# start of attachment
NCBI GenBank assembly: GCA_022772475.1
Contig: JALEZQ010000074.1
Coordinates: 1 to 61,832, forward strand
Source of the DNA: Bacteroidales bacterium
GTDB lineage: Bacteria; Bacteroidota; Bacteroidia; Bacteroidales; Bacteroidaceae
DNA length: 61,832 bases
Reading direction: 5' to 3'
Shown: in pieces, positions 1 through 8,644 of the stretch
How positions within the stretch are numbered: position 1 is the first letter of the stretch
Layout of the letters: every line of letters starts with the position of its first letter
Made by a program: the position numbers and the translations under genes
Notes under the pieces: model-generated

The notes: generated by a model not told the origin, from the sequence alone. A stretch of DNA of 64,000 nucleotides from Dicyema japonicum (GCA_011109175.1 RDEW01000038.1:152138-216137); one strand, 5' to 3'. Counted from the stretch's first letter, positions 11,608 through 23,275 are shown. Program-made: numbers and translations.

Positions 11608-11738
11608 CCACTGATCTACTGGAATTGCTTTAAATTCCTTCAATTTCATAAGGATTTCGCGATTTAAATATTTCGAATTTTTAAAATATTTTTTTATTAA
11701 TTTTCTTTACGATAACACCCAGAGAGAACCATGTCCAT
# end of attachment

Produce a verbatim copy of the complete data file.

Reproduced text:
NCBI GenBank assembly: GCA_022772475.1
Contig: JALEZQ010000074.1
Coordinates: 1 to 61,832, forward strand
Source of the DNA: Bacteroidales bacterium
GTDB lineage: Bacteria; Bacteroidota; Bacteroidia; Bacteroidales; Bacteroidaceae
DNA length: 61,832 bases
Reading direction: 5' to 3'
Shown: in pieces, positions 1 through 8,644 of the stretch
How positions within the stretch are numbered: position 1 is the first letter of the stretch
Layout of the letters: every line of letters starts with the position of its first letter
Made by a program: the position numbers and the translations under genes
Notes under the pieces: model-generated

The notes: generated by a model not told the origin, from the sequence alone. A stretch of DNA of 64,000 nucleotides from Dicyema japonicum (GCA_011109175.1 RDEW01000038.1:152138-216137); one strand, 5' to 3'. Counted from the stretch's first letter, positions 11,608 through 23,275 are shown. Program-made: numbers and translations.

Positions 11608-11738
11608 CCACTGATCTACTGGAATTGCTTTAAATTCCTTCAATTTCATAAGGATTTCGCGATTTAAATATTTCGAATTTTTAAAATATTTTTTTATTAA
11701 TTTTCTTTACGATAACACCCAGAGAGAACCATGTCCAT